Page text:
On Sunday, Vice President Joe Biden seemed to signal a shift from the Obama Administration in its long-running (and somewhat tortured) approach to gay marriage.
“I am absolutely comfortable with the fact that men marrying men, women marrying women and heterosexual – men and women marrying – are entitled to the same exact rights, all the civil rights, all the civil liberties,” Biden said on “Meet the Press”. “And quite frankly, I don’t see much of a distinction beyond that.”
“The Vice President has made similar comments many times before,” said Obama deputy campaign manager Stephanie Cutter in an interview Monday afternoon on MSNBC’s “Andrea Mitchell Reports”.
The whole kerfuffle over what Biden said (and meant) has re-opened a somewhat heated debate within Democratic circles: Why won’t President Obama simply come out in favor of gay marriage once and for all?
Obama, who supports civil unions but not same-sex marriage, has said repeatedly that the issue is very personal for him and acknowledged that he struggles with it. In an interview with liberal bloggers in the fall of 2010, Obama said he “wrestles” with the issue, adding: “I think it’s fair to say that it’s something that I think a lot about.”
His caution is due in no small part to politics — yes, there is politics in absolutely everything — although it’s not an easy political calculation to unravel.
Let’s start with the basics. Polling over time makes clear that public opinion is headed in the direction of legalizing gay marriage.
Here’s a chart the terrific Post polling unit put together detailing how people have answered the legal/illegal question on gay marriage since 2004.
Obama, himself, seems to be well aware of what he called the “arc of history” in that 2010 interview. “The one thing I will say today is I think it’s pretty clear where the trendlines are going,” said Obama at the time.
The trendline is clear. But so too is the fact that Obama would gain little — and could well lose out among a critical core constituency — if he came out in favor of gay marriage before the election.
Here’s why: While legalizing gay marriage is clearly becoming the majority position in the country, it’s not supported by the sort of large majorities that would impel Obama to action.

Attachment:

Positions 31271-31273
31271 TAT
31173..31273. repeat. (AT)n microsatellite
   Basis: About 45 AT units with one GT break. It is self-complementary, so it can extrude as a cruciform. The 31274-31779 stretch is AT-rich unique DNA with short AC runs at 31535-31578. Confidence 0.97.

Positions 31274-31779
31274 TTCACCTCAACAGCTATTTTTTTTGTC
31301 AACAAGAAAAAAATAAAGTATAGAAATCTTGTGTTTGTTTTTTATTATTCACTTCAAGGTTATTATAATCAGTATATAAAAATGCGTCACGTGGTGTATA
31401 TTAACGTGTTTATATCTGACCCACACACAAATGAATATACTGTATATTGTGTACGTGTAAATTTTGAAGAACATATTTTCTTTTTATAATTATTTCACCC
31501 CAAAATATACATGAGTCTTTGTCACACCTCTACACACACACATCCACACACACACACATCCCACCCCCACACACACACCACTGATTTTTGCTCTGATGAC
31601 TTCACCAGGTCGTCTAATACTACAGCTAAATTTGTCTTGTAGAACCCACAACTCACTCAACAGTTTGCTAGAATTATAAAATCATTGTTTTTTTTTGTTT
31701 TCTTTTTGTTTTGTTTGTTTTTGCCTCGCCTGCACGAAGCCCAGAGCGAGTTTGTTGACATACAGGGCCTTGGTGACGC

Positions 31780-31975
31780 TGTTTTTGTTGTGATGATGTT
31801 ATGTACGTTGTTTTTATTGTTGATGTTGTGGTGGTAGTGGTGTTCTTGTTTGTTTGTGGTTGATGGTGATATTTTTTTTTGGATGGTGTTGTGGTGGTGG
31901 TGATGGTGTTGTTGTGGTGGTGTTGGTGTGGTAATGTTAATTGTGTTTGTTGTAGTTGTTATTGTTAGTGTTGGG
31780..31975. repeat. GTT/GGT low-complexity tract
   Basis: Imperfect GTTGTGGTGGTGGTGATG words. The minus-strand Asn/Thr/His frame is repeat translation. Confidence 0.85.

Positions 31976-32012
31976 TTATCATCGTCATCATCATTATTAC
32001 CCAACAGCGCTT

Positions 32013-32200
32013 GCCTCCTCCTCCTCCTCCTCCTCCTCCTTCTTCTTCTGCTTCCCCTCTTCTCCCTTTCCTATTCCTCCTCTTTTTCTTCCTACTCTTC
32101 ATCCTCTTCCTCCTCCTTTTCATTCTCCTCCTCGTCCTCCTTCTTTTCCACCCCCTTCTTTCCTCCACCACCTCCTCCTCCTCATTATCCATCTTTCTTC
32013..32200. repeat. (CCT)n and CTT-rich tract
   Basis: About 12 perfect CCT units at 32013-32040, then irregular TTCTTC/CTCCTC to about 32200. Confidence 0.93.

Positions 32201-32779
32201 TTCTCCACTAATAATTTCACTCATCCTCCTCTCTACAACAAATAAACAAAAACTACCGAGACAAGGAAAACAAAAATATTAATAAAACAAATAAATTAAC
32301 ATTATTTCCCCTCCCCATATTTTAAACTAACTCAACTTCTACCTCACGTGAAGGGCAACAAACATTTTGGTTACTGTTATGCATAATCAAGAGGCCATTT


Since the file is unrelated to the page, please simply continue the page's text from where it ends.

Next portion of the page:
Combining results from three Post-ABC News polls between March 2011 and March 2012 that asked whether gay marriage should be legal, 52 percent said it should while 44 percent preferred it to stay illegal.
Among some key subgroups, the story was similar — majorities favored legalization but it was far from a slam-dunk result. Fifty three percent of white voters supported legalization while 43 percent opposed it; 57 percent of independents back making gay marriage legal while 40 percent were opposed. Voters aged 40-49 narrowly support legalization (52 percent) while those between the ages of 50-64 narrowly oppose it.
On the other hand, African Americans, one of the main pillars of the President’s political coalition, remain decidedly skeptical about gay marriage. In the last year’s worth of Post-ABC data, just 42 percent said they support legalization while 55 percent oppose it.
Viewed through that lens, coming out in support of gay marriage looks like an unnecessary political risk for Obama.
Yes, it would clearly thrill a portion of his base (gays and lesbians) but it could alienate — at least in parts — another portion of his base (African Americans) that he desperately needs to win reelection this fall.
And, it’s hard to see the LGBT community abandoning Obama — either for former Massachusetts governor Mitt Romney or to simply sit on the sidelines — given that the President can point to the repeal of “Don’t Ask, Don’t Tell” and the decision to stop defending the constitutionality of the Defense of Marriage Act as signs that he is working to address their concerns. (Cutter made mention of both moves to argue that the Obama Administration has a strong record on matters of gay rights.)
Simply put: The political upside of coming out in support of gay marriage is simply not as high as the political downside of coming out in support of gay marriage. Hence, the quick work of the Obama team to minimize Biden’s comments — and the fact that the Administration nas been decidedly low profile on a measure that would ban civil unions set to be voted on in North Carolina on Tuesday. (Make sure to read Amy Gardner’s terrific story on Obama’s delicate dance in the Tarheel State.)
“On any such issue that is not part of your game plan, the art of communications is limiting the time that it is a major issue that is moving you off your game plan or off your message,” explained Chris Lehane, a veteran Democratic communications consultant.
The other thing to consider when it comes to the politics of gay marriage is that while it might not be a slam dunk for Obama to be for it before November, it could well be just that sort of issue if he is elected to a second four-year term.
Why? Because the Post-ABC polling shows a huge generational divide — with young people overwhelmingly supportive of legalization. Fully 65 percent of people aged 18-29 say gay marriage should be legal while 61 percent of those aged 30-39 agree. And there is every indication that each younger generation feels increasingly comfortable with the idea of gay men and women being married.
Given those numbers, in even three years time — and unburdened from concerns about reelection — it’s not inconceivable (with apologies to Vizzini in “The Princess Bride”) to imagine that President Obama’s evolution on the issue will be complete.
But, that final step in the evolution simply will not happen between now and November.